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Winding up the British Empire in the Pacific Islands$
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W. David McIntyre

Print publication date: 2014

Print ISBN-13: 9780198702436

Published to Oxford Scholarship Online: April 2014

DOI: 10.1093/acprof:oso/9780198702436.001.0001

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‘The British Empire is Past History’

‘The British Empire is Past History’

Retreat from ‘Never’ Land Begins: Tonga and Fiji, 1970

(p.146) (p.147) 11 ‘The British Empire is Past History’
Winding up the British Empire in the Pacific Islands

W. David McIntyre

Oxford University Press

The influence of the Western Samoa and Nauru precedents and the UN mood of anti-colonialism lead the British government to extend decolonization into the Pacific islands. Tonga, as a protected state, had long been largely self-governing under its constitutional monarch. Ending the last colonial ties was done by a simple exchange of letters in 1970 and saw Tonga ‘return to the comity nations’. In Fiji a compromise between the ruling indigenous-Fijian-dominated Alliance Party and the Indo-Fijian Federation Party agreed to independence based on a complex communally based electoral system. At the Singapore Commonwealth conference in 1971, Heath declared that the British empire was ‘past history’.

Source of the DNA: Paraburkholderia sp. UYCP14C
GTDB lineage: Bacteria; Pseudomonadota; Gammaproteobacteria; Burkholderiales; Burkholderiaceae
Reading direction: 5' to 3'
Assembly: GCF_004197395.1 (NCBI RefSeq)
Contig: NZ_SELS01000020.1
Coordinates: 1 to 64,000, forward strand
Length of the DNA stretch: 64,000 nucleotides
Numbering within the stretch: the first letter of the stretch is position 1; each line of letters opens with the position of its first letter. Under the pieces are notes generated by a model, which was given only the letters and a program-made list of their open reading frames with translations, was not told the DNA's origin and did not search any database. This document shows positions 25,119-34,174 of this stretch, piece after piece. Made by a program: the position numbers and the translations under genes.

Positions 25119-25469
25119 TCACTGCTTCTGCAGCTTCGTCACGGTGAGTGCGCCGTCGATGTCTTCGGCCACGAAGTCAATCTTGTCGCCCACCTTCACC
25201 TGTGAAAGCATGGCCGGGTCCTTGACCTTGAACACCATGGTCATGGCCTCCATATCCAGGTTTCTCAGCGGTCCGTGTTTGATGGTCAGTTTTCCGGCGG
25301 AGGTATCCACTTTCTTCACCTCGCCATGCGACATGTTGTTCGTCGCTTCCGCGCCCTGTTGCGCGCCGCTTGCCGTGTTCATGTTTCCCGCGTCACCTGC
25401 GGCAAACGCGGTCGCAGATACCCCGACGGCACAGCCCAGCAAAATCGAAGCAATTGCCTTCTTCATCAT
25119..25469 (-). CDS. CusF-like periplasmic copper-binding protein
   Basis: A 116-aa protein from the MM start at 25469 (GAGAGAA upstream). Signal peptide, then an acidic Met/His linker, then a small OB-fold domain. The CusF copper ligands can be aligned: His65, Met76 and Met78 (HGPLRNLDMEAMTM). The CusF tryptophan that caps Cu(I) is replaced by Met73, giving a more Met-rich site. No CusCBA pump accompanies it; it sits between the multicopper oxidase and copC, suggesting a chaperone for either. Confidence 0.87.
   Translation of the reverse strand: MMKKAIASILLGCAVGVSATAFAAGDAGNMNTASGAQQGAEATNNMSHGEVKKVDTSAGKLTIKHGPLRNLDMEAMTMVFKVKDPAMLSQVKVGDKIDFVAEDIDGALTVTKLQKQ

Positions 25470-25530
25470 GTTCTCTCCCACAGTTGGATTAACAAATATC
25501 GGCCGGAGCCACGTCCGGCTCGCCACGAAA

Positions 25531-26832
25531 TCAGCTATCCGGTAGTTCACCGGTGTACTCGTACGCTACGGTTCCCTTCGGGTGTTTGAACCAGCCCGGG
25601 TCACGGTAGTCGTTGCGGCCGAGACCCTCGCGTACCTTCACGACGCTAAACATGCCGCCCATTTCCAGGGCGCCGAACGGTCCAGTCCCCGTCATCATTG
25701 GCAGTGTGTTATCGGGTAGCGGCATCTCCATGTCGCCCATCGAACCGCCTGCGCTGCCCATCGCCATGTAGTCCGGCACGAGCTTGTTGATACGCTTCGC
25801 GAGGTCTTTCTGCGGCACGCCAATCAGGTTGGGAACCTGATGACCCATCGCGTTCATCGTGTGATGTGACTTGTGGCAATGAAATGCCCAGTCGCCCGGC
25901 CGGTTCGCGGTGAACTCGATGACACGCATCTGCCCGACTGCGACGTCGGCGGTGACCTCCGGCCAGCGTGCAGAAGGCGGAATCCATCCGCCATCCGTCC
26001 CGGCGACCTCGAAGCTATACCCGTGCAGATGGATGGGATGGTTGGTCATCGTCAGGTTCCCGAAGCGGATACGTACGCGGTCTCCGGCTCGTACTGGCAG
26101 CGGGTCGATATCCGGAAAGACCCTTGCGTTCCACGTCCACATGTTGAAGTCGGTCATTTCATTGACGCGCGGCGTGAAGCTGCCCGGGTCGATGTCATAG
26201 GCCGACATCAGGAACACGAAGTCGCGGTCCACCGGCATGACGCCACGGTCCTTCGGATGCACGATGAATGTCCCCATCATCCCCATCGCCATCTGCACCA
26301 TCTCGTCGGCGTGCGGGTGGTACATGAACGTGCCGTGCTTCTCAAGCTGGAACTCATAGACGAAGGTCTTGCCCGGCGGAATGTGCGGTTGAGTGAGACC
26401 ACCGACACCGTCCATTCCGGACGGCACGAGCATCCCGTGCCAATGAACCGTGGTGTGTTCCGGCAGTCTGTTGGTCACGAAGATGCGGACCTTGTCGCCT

Keywords:   Protected state, Tonga, Fiji, indigenous Fijians, Indo-Fijians, Edward Heath

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